Consultants threaten to walk away from talks


Hospital consultants have said they will walk away from negotiations with the Government on a new contract if given a take-it-or-leave-it offer at the next scheduled talks at the end of January.

The Irish Hospital Consultants' Association (IHCA) yesterday reacted furiously to comments by Minister for Health Mary Harney that she will begin recruiting hundreds of new senior hospital doctors under revised terms and conditions if a deal is not struck on a new contract with existing personnel within the next few months.

Under her proposals these new consultants would only treat public patients.

Secretary general of the IHCA Finbarr Fitzpatrick said his association had told Ms Harney from the time of her appointment that it would be prepared to provide flexibility in working arrangements and agree to a target date for the completion of talks, but that it would not accept a guillotine for the ending of negotiations or the imposition of a new contract.

He confirmed that consultants would not co-operate with any new recruitment programme for senior doctors introduced by the Government.

Mr Fitzpatrick said his members would refuse to serve on interview panels or shortlist candidates for such new consultant posts. They would also advise colleagues in the UK about industrial action over the new posts and urge them not to become involved in the recruitment process either.

He maintained that it would be impractical for hospitals to have two separate groups of consultants working side by side on different working arrangements.

He asked whether smaller hospitals would have two sets of doctors, one group to treat public patients and the other to deal with those with private health insurance.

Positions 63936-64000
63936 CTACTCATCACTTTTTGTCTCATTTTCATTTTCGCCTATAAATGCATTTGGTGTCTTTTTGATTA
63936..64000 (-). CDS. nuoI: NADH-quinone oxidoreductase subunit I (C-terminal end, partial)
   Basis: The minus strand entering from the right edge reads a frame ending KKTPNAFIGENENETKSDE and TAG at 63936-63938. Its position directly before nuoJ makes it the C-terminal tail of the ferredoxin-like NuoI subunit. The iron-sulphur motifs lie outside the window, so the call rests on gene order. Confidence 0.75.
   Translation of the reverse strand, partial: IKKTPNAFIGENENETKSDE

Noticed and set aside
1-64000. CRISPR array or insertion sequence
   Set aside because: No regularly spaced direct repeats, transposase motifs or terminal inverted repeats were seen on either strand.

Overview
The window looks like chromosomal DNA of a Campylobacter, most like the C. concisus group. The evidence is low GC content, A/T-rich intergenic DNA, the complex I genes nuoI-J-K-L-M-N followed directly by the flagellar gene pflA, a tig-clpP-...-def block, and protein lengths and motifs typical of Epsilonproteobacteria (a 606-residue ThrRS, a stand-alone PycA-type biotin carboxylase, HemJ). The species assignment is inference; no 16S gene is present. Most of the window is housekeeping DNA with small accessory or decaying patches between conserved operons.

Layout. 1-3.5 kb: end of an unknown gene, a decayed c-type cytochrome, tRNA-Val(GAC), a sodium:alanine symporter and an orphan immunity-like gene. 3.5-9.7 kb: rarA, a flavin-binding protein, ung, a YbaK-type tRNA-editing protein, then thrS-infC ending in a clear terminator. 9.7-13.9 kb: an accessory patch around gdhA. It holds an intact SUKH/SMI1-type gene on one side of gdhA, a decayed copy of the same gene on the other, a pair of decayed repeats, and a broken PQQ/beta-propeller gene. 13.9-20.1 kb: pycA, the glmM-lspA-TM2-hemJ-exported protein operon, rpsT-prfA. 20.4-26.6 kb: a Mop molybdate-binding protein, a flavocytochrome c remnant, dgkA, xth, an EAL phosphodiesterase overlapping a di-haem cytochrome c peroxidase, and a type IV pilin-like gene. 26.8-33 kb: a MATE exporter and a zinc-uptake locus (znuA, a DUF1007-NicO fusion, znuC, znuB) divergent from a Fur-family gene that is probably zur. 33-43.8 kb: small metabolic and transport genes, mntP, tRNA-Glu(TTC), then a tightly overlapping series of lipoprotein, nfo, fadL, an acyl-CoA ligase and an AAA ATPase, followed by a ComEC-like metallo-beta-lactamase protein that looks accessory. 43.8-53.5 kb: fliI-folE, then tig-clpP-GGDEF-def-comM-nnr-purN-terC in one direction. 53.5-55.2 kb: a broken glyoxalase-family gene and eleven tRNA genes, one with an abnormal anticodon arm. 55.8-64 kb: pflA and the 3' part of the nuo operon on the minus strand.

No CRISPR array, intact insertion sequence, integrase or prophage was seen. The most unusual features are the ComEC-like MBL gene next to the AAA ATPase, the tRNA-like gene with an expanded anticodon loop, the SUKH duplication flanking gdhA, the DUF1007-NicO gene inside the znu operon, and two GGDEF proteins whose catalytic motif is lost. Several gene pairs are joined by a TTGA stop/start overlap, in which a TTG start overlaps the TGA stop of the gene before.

In an interview with The Irish Times Ms Harney said the Government was not prepared to wait around all year trying to get agreement with hospital consultants on a new contract.

She set a deadline of spring for a deal and said if this was not reached the Government would leave existing consultants with their current contract and move to appoint hundreds of new senior doctors under revised terms and conditions which would include restrictions on rights to private practice.

Mr Fitzpatrick said the IHCA was deeply unhappy and disappointed at the belligerent tone in the Minister's comments.

He said the IHCA was not surprised as it believed that part of Ms Harney's agenda in moving to the Department of Health was "to sort out consultants".

He said the association as far back as 1999 had proposed greater flexibility in working arrangements under a new contract. However, it would not accept a new contract being rammed down its throat or negotiating with a gun to its head.

Talks on a new contract with consultants originally got under way in 2003 but were delayed for more than a year because of a dispute over a new insurance system.